Coastal Commission granted approval for the City of Malibu to expand its regulations on pesticides with a focus on limiting the use of rodenticides that have wreaked environmental damage locally.
The updated land use policy strengthens Malibu’s existing restrictions by expanding the areas where they apply, explicitly banning rodenticides, and promoting non-chemical methods for dealing with invasive species.
The motion passed with minor amendments suggested by the Commission, creating one of the strictest pesticide restriction programs in the State.
This impetus for this regulation change came from rising awareness on the dangers that anticoagulant rodenticides pose to local wildlife including coyotes, bobcats, mountain lions, and foxes.
In the Santa Monica Mountain area, US National Park Services recently documented six mountain lion deaths due to internal bleeding caused by rodenticides. Larger predators are at a higher risk from these poisonous compounds as they bioaccumulate up the food chain.
Other pesticides and herbicides used on wetland habitats can result in the loss of native vegetation and have adverse impacts on water quality.
Insecticides that target mosquito larvae can destroy food sources for native amphibians, reptiles, fish and birds. Additionally, Neonicotinoid-based insecticides can make plants toxic to bees and limit their ability to pollinate.
Under Malibu’s updated policy no development can use pesticides, herbicides, or insecticides, if it has the potential to degrade Environmentally Sensitive Habitat Areas, or coastal water quality or harm wildlife.
These chemicals can be used for habitat restoration or dealing with invasive species, but only when non-chemical methods have been deemed unfeasible. Even if permitted, these chemicals cannot be used during winter, within a week of predicted rain, or when wind is above 5mph.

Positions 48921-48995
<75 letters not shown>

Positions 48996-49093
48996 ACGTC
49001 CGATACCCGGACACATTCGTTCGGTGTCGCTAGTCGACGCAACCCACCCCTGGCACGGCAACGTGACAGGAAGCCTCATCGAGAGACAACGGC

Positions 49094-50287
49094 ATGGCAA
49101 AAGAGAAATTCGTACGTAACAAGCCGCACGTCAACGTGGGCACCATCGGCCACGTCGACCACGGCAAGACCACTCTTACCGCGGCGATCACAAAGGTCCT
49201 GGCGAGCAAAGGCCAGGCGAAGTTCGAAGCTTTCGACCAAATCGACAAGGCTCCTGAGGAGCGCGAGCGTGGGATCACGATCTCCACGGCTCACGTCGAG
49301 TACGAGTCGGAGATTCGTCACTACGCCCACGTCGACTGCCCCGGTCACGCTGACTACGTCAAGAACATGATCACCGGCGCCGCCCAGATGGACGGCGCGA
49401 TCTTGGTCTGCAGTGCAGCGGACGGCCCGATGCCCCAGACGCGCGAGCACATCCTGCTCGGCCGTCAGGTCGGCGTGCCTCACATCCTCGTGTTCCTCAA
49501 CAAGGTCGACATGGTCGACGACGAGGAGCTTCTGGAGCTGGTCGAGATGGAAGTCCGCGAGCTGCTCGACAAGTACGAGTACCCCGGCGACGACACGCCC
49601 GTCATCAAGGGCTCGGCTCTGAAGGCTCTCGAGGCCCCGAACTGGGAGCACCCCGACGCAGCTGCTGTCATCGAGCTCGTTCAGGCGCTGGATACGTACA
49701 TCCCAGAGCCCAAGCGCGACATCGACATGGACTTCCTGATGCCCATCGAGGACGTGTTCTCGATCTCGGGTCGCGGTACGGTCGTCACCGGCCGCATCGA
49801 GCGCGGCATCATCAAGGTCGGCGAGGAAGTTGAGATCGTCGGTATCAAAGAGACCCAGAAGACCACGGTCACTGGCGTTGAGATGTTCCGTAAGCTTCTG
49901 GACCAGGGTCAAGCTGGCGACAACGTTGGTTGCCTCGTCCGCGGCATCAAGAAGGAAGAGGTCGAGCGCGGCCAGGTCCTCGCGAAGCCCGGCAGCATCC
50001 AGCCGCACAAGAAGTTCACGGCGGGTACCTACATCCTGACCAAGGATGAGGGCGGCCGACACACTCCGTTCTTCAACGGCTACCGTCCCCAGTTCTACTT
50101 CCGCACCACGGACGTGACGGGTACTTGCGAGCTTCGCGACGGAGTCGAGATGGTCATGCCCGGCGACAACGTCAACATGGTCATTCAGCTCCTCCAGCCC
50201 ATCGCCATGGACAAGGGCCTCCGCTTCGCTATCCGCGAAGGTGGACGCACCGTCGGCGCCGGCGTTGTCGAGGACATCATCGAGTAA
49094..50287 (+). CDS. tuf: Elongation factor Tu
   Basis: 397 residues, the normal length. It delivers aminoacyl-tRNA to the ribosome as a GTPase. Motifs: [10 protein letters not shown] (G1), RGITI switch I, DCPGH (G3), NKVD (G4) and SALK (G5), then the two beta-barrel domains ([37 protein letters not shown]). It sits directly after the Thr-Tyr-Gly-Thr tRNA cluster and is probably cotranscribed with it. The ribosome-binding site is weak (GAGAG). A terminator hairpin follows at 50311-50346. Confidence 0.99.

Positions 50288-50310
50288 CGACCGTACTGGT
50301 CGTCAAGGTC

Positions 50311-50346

The motion was met by a groundswell of support from community members and environmental groups.
“I was poisoned by pesticides and had to move from my home and my life was turned upside down, so this issue is really important and I’m so overwhelmed with gratitude to the Coastal Commission and to everyone here,” said Suzanne Hume, founder of Clean Earth For Kids.
Nonprofit organization Poison Free Malibu was one of the groups behind the policy change and has been working on the initiative since 2014.
“Thank you very much for supporting this very important amendment to protect wildlife, pets, children, our oceans and our entire ecosystem,” said Co-founder Kian Schulman. “Pesticides are in the air that we breathe, the water that we drink and the food that we eat. Animals are still dying right here in our own backyards.”
Coastal Commissioner Catherine Rice called for the regulation change to be accompanied by an education campaign to ensure people are aware of and abiding by the restrictions.
“Outreach to the general public is absolutely essential as we know that the bulk of pesticides, herbicides or pesticides are used by the general public, not by public agencies,” said Rice.
Commissioner Mark Gold asked if it would be possible for the City of Malibu to provide a three year report on the impact of the policy, adding that there is very little data on the results of previous similar restrictions. Adrian Fernandez, principal planner for the City of Malibu, said the City would look into this.